News / Americas

Powerful Earthquake Rattles Mexico

A damaged abandoned home is seen in the Juarez neighborhood after a strong earthquake jolted Mexico City, April 18, 2014.
A damaged abandoned home is seen in the Juarez neighborhood after a strong earthquake jolted Mexico City, April 18, 2014.
A powerful earthquake struck Mexico on Friday, shaking buildings in the capital and sending people running out into the street, although there were no early reports of major damage.

The magnitude 7.2 quake was centered in the southwestern state of Guerrero, close to the Pacific beach resort of Acapulco, the U.S. Geological Survey (USGS) said.

Some residents of the capital ran outdoors in their pajamas after the quake. Electricity was cut off in parts of the city and some residents said paintings fell off the walls while small parts of masonry crumbled inside apartment buildings.

Luis Felipe Puente, head of the Mexican government's emergency services, said there were no immediate reports of damage and the U.S. Pacific Warning Center said it did not expect the quake to trigger a destructive tsunami.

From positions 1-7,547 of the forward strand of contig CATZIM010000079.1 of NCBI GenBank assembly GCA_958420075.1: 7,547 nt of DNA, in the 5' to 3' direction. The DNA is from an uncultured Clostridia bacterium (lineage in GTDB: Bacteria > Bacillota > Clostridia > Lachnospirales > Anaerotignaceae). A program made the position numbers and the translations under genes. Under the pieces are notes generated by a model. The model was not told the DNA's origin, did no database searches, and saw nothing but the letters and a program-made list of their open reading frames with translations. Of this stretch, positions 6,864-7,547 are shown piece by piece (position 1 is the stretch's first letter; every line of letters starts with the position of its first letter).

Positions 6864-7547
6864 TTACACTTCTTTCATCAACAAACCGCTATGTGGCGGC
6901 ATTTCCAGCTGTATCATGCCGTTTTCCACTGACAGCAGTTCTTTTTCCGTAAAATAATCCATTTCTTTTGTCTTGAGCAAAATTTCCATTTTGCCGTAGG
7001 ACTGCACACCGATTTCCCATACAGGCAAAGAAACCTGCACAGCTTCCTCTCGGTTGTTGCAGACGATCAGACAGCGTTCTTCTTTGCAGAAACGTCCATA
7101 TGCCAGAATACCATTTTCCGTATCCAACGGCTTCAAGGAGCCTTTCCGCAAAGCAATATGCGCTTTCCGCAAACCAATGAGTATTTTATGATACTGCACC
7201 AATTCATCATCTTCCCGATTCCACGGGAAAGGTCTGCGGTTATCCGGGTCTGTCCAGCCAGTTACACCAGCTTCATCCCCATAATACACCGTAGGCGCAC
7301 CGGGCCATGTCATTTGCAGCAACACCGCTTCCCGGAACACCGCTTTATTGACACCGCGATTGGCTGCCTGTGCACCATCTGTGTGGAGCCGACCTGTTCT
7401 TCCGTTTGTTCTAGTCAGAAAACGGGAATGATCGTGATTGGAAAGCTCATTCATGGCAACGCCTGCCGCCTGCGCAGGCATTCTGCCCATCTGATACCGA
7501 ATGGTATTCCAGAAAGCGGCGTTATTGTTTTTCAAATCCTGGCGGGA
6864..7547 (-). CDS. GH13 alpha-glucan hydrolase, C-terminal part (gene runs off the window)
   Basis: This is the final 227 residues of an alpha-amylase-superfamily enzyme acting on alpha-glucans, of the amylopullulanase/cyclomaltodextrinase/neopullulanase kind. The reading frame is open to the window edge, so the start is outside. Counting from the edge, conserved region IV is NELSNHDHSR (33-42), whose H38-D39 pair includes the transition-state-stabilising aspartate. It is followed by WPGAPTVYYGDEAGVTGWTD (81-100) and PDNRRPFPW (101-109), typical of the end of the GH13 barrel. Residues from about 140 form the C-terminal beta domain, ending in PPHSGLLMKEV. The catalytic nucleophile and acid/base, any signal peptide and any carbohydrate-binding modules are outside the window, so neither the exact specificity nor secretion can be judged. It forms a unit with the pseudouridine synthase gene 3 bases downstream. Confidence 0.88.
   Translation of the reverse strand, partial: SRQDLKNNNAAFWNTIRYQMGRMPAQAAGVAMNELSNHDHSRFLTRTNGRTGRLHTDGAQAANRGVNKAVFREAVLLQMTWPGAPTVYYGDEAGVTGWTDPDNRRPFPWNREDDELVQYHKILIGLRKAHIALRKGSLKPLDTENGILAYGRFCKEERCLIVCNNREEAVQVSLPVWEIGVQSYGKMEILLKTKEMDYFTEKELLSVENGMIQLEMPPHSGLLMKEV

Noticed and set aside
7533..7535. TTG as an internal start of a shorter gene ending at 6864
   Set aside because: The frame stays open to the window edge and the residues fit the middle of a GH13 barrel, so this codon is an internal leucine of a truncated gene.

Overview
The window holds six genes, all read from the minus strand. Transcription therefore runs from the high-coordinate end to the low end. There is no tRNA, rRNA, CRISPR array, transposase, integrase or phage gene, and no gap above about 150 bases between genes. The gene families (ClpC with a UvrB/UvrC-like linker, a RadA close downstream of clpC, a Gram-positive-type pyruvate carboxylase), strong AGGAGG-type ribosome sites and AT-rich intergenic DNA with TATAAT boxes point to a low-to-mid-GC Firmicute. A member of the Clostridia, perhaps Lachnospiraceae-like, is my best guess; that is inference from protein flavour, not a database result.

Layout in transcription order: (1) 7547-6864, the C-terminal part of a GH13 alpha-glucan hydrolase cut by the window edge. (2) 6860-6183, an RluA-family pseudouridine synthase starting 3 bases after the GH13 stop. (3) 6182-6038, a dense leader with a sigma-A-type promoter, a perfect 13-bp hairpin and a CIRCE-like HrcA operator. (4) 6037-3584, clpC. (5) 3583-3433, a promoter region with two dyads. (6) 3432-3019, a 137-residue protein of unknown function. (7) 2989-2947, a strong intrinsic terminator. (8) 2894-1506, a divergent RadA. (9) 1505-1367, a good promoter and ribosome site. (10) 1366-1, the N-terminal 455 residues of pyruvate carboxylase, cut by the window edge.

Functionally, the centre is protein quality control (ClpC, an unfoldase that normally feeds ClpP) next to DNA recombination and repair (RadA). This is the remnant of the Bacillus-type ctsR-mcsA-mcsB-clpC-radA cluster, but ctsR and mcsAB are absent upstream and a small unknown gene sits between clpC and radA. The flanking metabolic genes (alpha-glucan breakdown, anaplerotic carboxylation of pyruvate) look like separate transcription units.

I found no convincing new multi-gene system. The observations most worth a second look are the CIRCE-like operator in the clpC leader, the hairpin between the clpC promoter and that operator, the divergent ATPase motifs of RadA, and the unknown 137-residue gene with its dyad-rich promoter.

Nevertheless, residents of the capital were shaken by the quake, one of the biggest to hit Mexico in several years.

"I had to hold on to a tree, like a drunk," said Pedro Hernandez, 68, a doorman working in central Mexico City.

​The USGS said the quake, was centered some 37 km (23 miles) north of the
Location of earthquake, near Tecpan, Mexico. (Click to enlarge)Location of earthquake, near Tecpan, Mexico. (Click to enlarge)
Location of earthquake, near Tecpan, Mexico. (Click to enlarge)
Location of earthquake, near Tecpan, Mexico. (Click to enlarge)
municipality of Tecpan de Galeana in Guerrero.

The earthquake was relatively shallow, at a depth of about 24 km (15 miles), and was felt as far away as the states Puebla and Tlaxcala in central eastern Mexico.

Angel Aguirre, the governor of Guerrero, a state frequently struck by earthquakes, said there were no reports of major damage or deaths, but that checks were still being made.